Throughout this paper, let E be a real Banach space with norm | | . | | and Λ be a nonempty subset of E . We mark by Λ ¯ and C o n v c ( Λ ) the closure and the closed convex hull of Λ , respectively. In addition, let M ( E ) denotes the family of all nonempty and bounded subsets of E and let N ( E ) be the collection of all relatively compact subsets of E . Let R denotes the set of all real numbers and R + = [ 0 , + ) . Moreover, let B ¯ ( ι , r ) be the closed ball with center ι and radius r. Furthermore, let B ¯ r indicates the ball B ¯ ( 0 , r ) .
The following Definition of a measure of noncompactness is adapted from [14].
Definition 1.
We say that a mapping m : M ( E ) R + is a measure of noncompactness in the Banach space E if:
1
The family k e r m = { Λ M ( E ) : m ( Λ ) = 0 } is nonempty and k e r m N ( E ) ;
2
Λ Σ m ( Λ ) m ( Σ ) ;
3
m ( Λ ¯ ) = m ( Λ ) ;
4
m ( C o n v Λ ) = m ( Λ ) ;
5
m ( λ Λ + ( 1 λ ) Σ ) λ m ( Λ ) + ( 1 λ ) m ( Σ ) for all λ [ 0 , 1 ] ;
6
If { Λ n } is a sequence of closed sets from M ( E ) such that Λ n + 1 Λ n for n = 1 , 2 , , and if lim n m ( Λ n ) = 0 , then Λ = n = 1 Λ n .
In 2012, Wardowski [15] presented a significant generalization of the Banach contraction principle. He introduced a new class of control functions F which provide a large number of contractions.
Let Γ indicates the set of all functions W : ( 0 , ) R such that:
( W 1 )
W is strictly increasing, i.e., for all ρ , ϱ ( 0 , ) such that ρ < ϱ , one has W ( ρ ) < W ( ϱ ) ,
( W 2 )
lim n ρ n = 0 if and only if lim n W ( ρ n ) = , for all sequence ρ n of positive values,
( W 3 )
lim ρ 0 + ρ υ W ( ρ ) = 0 , for some υ ( 0 , 1 ) .
Let Δ be the following subfamily of Γ consists of all functions W : R + R so that
( W 1 )
W is a continuous and strictly increasing mapping;
( W 2 )
lim n t n = 0 iff lim n W ( t n ) = , for each sequence { t n } R + .
Example 1.
If W 1 ( t ) = ln ( t ) , or W 2 ( t ) = 1 1 t p , where p > 0 , or W 3 ( t ) = 1 1 e t 1 , or W 4 ( t ) = 1 e t e t , then W i Δ , i = 1 , 2 , 3 , 4 .
Consider U ( t ) = 1 t + t for t > 0 . Note that lim ρ 0 + ρ υ U ( ρ ) = ( 0 < υ < 1 ), that is, U Δ , but it is not a Wardowski mapping.
As in [16], let Θ indicates the family of all functions θ : R R such that:
( θ 1 )
lim n θ n t = for all t > 0 ;
( θ 2 )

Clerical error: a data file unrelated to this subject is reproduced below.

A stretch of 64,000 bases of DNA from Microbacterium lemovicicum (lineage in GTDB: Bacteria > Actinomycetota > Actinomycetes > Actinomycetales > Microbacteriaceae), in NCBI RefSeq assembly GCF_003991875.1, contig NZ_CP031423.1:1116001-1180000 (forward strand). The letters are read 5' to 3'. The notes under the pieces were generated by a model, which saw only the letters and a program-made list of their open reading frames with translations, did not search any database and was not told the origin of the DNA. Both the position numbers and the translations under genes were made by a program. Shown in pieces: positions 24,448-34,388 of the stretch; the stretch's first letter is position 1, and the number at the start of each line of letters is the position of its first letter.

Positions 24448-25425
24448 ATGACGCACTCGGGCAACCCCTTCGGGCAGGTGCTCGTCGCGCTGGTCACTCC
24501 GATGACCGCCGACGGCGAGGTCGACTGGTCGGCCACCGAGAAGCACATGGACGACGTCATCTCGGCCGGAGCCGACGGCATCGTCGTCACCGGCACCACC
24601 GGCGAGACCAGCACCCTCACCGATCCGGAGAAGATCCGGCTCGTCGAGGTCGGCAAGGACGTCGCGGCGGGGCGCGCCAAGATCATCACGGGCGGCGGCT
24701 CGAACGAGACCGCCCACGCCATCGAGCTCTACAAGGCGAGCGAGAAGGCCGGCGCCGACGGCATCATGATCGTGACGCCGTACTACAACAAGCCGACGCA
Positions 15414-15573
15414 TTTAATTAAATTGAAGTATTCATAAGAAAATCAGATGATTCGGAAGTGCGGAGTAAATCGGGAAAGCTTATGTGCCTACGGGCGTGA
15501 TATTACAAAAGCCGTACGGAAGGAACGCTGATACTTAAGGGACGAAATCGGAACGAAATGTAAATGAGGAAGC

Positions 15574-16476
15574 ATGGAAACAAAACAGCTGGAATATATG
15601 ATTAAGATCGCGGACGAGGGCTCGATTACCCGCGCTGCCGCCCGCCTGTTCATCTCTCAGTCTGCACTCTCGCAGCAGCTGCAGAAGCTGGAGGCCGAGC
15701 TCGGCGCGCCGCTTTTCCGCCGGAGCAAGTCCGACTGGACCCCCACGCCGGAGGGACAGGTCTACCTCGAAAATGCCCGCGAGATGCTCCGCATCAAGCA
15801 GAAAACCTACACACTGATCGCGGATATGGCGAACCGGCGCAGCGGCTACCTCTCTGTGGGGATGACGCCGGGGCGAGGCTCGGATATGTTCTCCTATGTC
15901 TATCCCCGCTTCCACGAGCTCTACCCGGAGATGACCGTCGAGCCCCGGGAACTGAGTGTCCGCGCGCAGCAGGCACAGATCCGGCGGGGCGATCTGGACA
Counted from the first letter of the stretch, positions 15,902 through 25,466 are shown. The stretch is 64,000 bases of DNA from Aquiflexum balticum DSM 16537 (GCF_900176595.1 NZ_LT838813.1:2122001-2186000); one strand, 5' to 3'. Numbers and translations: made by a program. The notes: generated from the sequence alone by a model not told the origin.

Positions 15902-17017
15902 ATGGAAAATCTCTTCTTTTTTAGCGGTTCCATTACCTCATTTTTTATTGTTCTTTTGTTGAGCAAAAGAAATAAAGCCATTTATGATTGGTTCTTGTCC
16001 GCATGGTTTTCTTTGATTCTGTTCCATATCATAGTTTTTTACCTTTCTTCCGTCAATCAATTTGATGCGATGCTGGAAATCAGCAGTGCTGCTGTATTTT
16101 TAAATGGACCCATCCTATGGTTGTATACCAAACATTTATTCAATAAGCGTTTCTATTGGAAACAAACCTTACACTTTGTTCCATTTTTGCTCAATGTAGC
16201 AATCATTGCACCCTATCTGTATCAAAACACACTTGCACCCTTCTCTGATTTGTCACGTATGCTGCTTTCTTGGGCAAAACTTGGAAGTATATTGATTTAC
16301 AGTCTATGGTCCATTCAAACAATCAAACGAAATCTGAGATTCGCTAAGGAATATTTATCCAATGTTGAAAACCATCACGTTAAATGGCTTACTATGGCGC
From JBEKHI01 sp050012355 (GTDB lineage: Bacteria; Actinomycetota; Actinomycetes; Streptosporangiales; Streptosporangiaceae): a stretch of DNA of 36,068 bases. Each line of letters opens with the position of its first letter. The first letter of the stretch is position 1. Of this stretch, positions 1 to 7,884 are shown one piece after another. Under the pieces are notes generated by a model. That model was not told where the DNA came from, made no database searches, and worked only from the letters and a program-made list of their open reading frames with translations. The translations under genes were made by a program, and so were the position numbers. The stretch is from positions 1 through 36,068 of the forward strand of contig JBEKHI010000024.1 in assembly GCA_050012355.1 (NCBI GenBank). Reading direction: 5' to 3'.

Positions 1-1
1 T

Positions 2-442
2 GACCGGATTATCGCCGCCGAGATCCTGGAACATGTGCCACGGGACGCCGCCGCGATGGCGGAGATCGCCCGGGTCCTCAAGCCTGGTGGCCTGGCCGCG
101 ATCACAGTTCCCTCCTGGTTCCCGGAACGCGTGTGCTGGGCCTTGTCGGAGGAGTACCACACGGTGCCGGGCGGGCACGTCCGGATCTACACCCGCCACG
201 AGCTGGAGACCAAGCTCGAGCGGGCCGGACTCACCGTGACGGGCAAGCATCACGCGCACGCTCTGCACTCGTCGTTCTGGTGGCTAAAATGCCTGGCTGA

θ ( t ) < t for all t 0 ;
( θ 3 )
θ is an increasing continuous mapping.
Example 2.
Take θ 1 ( t ) = t τ ( τ > 0 ), θ 2 ( t ) = t 3 1 ( t 1 ) and θ 2 ( t ) = t 3 1 ( t 1 ). Then θ i Θ for i = 1 , 2 .
Now we remind two significant theorems playing a main designation in the fixed point theory. These theorems is extracted from [17] and [18] respectively.
Theorem 1.
Let Ω be a nonempty, bounded, closed and convex subset of a Banach space E . Then each continuous and compact mapping W : Ω Ω possesses at least one fixed point in the set Ω.
The above formulated theorem organizes the well known Schauder fixed point principle.
The Darbo fixed point theorem (the generalization of Schauder fixed point principle), is regulated as below.
Theorem 2.
Let Ω be a nonempty, bounded, closed and convexsubset of a Banach space E and let Υ : Ω Ω be a continuous mapping. Assume that there exists a constant η [ 0 , 1 ) such that m ( Υ Λ ) η m ( Λ ) for any nonempty subset Λ of Ω, where m is a MNC defined in E . Then Υ admits at least a fixed point in Ω.

2. Main Results

The Darbo contraction principle [18] is an applicable instrumentation for solving problems in nonlinear analysis. In this section, we want to extend it using the concept of θ - W -contractions.
For simplicity, a nonempty, bounded, closed and convex subset Ω of a Banach space E is indicated by NBCC, shortly.
Theorem 3.
Let Ω be an NBCC subset of a Banach space E and let Υ : Ω Ω be a continuous operator such that
W m ( Υ Λ ) θ W ( m ( Λ ) ) ,
for all Λ Ω , where W Δ , θ Θ and m is an arbitrary MNC. Then Υ has at least one fixed point in Ω.
Proof.